A national survey shows that 4 out of 5 parents think children are not as grateful as they should be

ANN ARBOR, me. – As we all gather around the dinner table on Thursday to thank and reflect on our blessings, parents say that right now children are just not as grateful as they should be.

That comes from a national survey by CS Mott Children’s Hospital of the University of Michigan Health’s child health.

“Gratitude isn’t something for a special occasion, and it’s not something to pull out with the Thanksgiving decoration,” said Sarah Clark, co-director of the CS Mott National Poll on Children’s Health.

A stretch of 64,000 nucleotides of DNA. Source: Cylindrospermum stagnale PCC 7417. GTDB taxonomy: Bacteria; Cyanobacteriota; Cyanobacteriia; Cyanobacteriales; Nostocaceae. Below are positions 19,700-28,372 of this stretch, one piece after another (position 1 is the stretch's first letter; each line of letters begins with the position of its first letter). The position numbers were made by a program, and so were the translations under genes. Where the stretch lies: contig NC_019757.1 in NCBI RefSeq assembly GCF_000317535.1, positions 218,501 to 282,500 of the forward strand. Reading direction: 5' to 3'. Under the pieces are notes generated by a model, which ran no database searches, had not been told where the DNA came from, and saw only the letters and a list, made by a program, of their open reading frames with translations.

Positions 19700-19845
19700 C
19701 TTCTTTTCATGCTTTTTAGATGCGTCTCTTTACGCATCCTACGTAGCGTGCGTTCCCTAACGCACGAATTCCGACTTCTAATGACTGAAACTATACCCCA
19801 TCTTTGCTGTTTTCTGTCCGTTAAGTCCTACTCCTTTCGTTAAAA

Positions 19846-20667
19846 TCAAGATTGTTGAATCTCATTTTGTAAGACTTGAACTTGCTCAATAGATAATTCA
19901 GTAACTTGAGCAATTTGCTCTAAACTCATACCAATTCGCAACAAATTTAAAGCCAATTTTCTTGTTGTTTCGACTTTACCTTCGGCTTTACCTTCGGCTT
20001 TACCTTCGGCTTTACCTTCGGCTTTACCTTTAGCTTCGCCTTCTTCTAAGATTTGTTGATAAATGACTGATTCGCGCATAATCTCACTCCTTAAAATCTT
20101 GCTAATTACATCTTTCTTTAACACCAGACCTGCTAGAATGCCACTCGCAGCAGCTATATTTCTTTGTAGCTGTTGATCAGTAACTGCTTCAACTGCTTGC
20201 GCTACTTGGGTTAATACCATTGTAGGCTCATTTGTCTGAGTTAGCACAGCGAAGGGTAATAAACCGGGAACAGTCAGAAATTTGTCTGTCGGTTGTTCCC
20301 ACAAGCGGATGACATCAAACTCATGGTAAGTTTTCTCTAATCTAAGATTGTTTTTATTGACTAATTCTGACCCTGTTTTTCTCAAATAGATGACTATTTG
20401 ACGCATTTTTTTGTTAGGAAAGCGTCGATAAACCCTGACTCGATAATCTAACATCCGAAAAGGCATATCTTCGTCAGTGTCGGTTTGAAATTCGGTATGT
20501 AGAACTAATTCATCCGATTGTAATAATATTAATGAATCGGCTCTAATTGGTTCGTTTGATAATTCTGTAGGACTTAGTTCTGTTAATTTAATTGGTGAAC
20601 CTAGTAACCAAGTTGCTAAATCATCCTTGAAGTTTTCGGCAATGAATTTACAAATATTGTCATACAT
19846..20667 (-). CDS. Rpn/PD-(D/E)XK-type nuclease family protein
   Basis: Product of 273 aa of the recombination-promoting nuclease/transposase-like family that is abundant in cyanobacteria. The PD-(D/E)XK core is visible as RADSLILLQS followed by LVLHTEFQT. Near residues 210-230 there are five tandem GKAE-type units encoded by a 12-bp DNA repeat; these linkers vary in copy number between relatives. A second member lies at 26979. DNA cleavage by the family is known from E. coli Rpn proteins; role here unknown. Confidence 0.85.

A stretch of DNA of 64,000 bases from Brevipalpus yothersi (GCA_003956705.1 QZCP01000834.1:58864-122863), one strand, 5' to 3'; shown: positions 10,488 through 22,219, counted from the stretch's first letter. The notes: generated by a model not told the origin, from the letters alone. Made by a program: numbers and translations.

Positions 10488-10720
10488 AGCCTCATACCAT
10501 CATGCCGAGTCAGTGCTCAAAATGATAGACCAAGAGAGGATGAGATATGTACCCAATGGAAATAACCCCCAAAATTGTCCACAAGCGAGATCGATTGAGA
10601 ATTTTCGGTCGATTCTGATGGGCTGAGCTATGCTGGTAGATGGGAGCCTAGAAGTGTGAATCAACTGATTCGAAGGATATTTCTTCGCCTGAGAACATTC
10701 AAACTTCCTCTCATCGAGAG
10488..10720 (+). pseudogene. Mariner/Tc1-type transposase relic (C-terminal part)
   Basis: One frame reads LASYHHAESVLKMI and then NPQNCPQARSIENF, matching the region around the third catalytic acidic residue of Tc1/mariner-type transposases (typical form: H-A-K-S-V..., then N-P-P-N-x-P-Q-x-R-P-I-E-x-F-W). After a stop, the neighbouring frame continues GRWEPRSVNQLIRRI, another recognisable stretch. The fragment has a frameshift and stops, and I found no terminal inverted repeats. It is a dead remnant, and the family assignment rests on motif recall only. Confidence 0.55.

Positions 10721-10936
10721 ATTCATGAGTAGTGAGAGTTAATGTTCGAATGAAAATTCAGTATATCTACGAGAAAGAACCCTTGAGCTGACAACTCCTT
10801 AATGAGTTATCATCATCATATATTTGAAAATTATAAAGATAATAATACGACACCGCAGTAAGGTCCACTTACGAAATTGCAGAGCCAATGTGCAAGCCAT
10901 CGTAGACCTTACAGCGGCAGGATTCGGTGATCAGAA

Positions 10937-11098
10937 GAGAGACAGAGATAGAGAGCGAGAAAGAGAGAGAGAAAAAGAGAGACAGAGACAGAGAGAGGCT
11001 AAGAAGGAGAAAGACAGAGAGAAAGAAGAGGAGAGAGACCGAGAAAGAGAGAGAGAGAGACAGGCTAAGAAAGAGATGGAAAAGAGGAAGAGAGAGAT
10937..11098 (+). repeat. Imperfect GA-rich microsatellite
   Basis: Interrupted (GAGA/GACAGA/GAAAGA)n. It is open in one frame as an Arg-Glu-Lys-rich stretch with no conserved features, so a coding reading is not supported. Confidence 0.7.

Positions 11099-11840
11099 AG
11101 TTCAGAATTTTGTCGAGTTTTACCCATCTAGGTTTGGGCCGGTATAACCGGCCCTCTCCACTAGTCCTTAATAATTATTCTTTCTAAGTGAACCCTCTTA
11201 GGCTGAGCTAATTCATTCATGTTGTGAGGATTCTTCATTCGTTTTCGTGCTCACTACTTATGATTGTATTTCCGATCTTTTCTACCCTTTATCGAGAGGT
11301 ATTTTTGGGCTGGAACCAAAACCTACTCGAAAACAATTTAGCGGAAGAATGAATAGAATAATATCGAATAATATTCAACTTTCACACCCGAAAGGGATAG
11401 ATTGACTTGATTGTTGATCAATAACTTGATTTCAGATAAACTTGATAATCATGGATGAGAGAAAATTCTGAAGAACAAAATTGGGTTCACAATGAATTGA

Parents also shared the importance of showing gratitude to their child; 76% rate it as high priority, 22% as medium priority, and 2% as low priority.

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Clark said she was surprised by what some parents of children ages 4 to 10 had to say in the survey.

“Only one in four parents says that they let their children write or make thank you cards on a regular basis. When I was young it was a must, “said Clark.

The results show that there are five main ways parents can teach their children gratitude: making “thank you” a regular phrase, talking about gratitude, doing family work, volunteering, and donating.

To take a look at the survey results and highlights, click here.

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